The EU Parliament approved a directive that marks a paradigm shift in the banking landscape. In the future, European banks will be obliged to make transfers available to their clients in real time and at no additional cost, as reported, among others, by the newspaper Tagesschau.

No more waiting for money

Whereas previously the waiting time for a transfer could be up to two days, in the future it should only take ten seconds until the money reaches the recipient's account. “You make a transfer and the money is immediately deducted from your own account, but sometimes it takes two days to reach the recipient, and even longer if there is a weekend in between,” MEP Markus Ferber of Bavaria said loudly. Daily News”. The new resolution should put an end to this.

Both private customers and companies can benefit from this development. In the future, you should be able to purchase an item and then transfer the purchase price directly through your mobile phone without having to resort to credit cards or other payment systems such as Paypal.

The regulation comes into force in 20 days

As reported by, among others, the “Techbook”, the new regulations should come into force 20 days after their announcement. However, Member States would not have to implement them immediately.

You would then have twelve months until state banks offered free, instant transfers.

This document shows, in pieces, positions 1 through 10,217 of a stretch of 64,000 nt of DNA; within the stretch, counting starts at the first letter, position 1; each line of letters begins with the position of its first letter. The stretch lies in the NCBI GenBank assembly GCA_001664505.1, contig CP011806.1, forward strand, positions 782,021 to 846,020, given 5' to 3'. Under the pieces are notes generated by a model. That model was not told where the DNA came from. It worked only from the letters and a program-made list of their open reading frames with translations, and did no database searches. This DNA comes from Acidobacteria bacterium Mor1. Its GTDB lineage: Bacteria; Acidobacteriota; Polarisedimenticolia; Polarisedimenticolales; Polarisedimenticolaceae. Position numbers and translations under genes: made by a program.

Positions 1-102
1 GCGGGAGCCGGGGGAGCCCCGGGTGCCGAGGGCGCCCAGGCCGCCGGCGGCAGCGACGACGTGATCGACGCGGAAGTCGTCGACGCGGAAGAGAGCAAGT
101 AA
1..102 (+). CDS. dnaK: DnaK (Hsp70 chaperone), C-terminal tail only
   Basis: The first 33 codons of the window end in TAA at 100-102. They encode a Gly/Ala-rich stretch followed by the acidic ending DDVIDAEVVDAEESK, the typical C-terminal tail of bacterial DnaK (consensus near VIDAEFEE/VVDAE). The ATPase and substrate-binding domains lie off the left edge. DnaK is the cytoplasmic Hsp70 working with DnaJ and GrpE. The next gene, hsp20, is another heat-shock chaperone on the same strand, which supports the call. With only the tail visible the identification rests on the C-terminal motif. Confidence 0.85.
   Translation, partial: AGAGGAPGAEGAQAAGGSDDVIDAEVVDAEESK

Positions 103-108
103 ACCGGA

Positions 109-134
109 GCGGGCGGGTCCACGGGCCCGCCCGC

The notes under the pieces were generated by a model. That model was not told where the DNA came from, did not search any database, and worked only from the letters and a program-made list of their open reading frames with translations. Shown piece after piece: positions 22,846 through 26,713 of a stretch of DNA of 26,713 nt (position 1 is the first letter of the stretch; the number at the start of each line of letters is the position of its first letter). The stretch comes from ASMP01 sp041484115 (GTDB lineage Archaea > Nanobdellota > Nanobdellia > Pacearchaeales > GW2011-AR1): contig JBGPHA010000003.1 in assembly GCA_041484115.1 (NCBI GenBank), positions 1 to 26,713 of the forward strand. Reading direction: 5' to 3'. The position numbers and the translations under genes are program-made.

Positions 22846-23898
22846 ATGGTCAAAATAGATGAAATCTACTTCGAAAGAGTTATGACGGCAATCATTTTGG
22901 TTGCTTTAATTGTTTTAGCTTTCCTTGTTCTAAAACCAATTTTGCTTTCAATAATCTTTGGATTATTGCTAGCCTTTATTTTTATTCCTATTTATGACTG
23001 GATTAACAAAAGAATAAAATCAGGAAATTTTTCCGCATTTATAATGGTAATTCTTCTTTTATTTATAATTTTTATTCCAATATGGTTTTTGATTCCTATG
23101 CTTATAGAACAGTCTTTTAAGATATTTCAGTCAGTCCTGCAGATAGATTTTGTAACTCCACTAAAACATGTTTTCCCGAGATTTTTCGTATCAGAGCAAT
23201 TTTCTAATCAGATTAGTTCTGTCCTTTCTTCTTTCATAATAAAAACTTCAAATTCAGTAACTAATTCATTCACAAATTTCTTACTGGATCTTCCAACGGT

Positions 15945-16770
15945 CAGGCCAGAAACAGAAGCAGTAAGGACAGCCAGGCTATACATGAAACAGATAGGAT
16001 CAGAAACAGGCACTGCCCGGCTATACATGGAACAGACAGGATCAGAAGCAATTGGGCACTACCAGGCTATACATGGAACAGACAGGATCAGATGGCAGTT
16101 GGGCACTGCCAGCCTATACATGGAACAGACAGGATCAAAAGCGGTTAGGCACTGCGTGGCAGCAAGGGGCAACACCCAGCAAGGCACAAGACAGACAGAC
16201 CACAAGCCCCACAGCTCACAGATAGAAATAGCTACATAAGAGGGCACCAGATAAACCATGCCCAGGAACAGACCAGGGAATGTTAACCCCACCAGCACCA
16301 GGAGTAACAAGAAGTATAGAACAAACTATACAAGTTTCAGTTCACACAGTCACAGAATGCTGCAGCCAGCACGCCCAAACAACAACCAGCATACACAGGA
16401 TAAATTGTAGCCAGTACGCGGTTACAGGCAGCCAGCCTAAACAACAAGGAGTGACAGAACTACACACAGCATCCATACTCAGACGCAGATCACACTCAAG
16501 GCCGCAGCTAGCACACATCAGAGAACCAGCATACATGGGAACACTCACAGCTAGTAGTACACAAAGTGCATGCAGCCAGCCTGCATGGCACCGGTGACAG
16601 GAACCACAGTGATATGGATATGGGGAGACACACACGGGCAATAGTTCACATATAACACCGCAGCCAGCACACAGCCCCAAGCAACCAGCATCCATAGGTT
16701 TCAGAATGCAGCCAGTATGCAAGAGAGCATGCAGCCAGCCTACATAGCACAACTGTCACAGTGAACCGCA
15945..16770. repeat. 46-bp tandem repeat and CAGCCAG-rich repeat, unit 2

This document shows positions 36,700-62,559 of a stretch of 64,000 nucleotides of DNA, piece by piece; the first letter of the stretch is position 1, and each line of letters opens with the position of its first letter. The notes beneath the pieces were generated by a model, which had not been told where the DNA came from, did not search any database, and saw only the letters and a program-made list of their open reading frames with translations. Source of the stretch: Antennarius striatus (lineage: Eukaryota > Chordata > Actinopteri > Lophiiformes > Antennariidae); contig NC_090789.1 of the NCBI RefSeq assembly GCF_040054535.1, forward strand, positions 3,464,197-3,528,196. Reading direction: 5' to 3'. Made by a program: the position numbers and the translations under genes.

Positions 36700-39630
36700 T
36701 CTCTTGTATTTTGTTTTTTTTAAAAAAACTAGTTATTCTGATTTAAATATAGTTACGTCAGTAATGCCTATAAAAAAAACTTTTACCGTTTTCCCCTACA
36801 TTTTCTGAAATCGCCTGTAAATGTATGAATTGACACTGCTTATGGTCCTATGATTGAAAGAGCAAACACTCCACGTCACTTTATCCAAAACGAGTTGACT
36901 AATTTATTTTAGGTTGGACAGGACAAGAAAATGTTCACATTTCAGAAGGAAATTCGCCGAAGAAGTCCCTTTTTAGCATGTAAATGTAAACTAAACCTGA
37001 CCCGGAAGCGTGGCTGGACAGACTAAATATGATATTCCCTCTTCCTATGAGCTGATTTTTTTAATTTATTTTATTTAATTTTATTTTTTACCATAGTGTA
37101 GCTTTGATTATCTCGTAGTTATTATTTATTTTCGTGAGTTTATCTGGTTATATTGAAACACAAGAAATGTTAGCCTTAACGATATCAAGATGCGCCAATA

EU banks should become more independent

The measure also aims to reinforce the independence of European banks from American payment systems. Despite these potential advantages, there are also concerns, especially when it comes to security: “The most important thing is that the money sent must be safe. The EU Commission still needs to improve things,” warns left-wing MP Martin Schirdewan.

Thomas Rienecker of the Savings Banks Association shares this concern: “Checks to detect fraud such as money laundering take time,” says Rienecker.

To ensure the security of transfers in the future, banks must now carry out their security checks in a matter of seconds. This involves, for example, checking whether the IBAN or the name of the recipient is correct and whether the transfer is intended for people who are on a sanctions list.